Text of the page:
The testimony of Gust Tralcas and Bill Zanis, witnesses for the defense, was to the effect that they were at a restaurant at 717 South Halsted street, in the city of Chicago, on Saturday night and early Sunday morning, October 29 and 30, 1927. Voulgaris was with them, and according to Trakas did not leave until after 3 :oo o’clock in the morning, and according to Zanis was there with them from 11 :oo P. M. until 4 :oo A. M. They both fixed the time they were at the restaurant, because they customarily went there to play pinochle every Saturday night. Neither one of them claimed to have looked at a timepiece to fix the hour that they left, and Zanis testified that he did not do so, although he stated that Voulgaris left at 4 :oo o’clock. Both of them also testified that they saw a lot of other people there on that night but could not give the names of any of them.

Voulgaris testified that he was in the cleaning and dyeing, hat-cleaning and shoe-shining business and was a collector for the Bootblacks’ Protective Union of Illinois. He *576denied having any connection with or part in the breaking of the window glass in the place of business of the complaining witnesses, and stated that he was with witnesses Trakas and Zanis in a restaurant at 717 South Halsted street on the morning of October 30, 1927, from 1 :oo until 4 :oo o’clock. Pie testified that the shoe-shining shop across the street from the place of business of the complaining witnesses was owned by Harry Mangus, who did not belong either to the union with which the witness was connected or the union to which the complaining witnesses belonged. He also testified that he was at the place of business of the complaining witnesses to ask for union dues six months before the trial and also in October, 1927, but that he was never present when anyone threatened them, and, that he did not go with Stavrakas in an automobile to their place of business on the morning of October 30.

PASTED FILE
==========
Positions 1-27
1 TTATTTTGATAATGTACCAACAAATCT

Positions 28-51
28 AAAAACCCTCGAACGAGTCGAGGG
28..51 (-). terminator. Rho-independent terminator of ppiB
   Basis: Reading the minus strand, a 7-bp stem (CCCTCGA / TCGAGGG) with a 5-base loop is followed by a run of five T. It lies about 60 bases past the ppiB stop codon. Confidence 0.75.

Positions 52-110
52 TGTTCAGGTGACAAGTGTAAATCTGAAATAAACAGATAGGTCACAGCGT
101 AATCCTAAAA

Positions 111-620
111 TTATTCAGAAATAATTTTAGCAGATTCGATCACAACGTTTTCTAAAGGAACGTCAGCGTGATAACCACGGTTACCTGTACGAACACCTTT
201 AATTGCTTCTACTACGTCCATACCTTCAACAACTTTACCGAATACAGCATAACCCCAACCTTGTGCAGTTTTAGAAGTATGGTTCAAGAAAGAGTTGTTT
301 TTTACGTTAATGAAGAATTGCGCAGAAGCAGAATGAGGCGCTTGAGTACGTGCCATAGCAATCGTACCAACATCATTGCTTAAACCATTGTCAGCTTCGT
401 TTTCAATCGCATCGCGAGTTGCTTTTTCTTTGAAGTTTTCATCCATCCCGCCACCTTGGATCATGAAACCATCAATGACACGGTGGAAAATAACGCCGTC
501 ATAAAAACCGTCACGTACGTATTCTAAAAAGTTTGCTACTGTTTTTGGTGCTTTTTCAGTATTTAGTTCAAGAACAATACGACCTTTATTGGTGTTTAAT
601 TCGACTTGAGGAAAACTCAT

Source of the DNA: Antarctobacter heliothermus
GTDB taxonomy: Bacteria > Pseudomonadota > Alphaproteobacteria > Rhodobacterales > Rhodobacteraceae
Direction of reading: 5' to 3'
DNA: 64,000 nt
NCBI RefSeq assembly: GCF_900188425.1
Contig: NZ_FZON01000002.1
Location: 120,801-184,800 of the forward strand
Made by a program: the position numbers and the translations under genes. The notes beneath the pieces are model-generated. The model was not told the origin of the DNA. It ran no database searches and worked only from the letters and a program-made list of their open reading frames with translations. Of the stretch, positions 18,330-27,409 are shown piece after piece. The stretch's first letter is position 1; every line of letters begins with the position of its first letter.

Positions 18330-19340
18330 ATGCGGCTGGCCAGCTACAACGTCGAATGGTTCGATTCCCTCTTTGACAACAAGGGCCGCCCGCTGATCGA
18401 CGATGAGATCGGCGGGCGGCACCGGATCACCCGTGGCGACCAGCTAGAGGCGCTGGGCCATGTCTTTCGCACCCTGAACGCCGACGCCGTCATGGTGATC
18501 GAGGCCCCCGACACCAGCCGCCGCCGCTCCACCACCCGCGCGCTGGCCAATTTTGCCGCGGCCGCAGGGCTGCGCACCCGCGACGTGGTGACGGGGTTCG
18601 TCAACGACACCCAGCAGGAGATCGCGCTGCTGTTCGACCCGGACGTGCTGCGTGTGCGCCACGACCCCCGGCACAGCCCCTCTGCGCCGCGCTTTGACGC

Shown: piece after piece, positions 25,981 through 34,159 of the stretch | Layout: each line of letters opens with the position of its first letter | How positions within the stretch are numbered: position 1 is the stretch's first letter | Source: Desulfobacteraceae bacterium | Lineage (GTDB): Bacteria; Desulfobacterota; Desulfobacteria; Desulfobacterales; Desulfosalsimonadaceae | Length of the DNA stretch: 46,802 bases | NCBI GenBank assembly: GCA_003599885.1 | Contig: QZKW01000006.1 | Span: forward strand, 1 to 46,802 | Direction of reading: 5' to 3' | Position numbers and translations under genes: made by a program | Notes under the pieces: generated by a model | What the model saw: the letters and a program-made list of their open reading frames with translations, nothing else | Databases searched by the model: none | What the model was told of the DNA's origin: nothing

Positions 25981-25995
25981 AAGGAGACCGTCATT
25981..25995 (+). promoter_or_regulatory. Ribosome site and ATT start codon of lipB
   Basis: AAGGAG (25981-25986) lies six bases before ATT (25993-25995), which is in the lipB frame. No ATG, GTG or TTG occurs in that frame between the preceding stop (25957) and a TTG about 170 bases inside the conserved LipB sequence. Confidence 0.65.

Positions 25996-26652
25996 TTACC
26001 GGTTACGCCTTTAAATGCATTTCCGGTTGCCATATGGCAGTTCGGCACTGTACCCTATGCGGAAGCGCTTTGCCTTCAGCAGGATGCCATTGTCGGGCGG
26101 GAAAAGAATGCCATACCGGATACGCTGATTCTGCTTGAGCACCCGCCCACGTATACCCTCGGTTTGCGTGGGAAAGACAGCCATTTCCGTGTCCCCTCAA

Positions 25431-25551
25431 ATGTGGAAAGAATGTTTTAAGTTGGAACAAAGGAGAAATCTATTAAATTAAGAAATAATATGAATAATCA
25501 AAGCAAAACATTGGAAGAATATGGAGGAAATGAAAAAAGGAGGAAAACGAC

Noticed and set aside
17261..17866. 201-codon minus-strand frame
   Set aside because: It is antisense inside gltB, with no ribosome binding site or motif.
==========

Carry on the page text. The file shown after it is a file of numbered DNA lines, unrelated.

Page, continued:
Stavrakas testified that he was in the shoe-shining and hat-cleaning business. He denied having any connection with or part in the breaking of the window in the place of business of the complaining witnesses or ever having had any trouble with either of them. He had asked James Kryiakoplos for union dues, but he refused to pay them, saying he had joined another union. The witness testified that he was at home with his wife and children on the morning of October 30, 1927; that he went home when he closed his place of business at 11 :oo o’clock P. M. Saturday and stayed at home all night, and that he had never driven a Ford car but could drive any car except a Ford.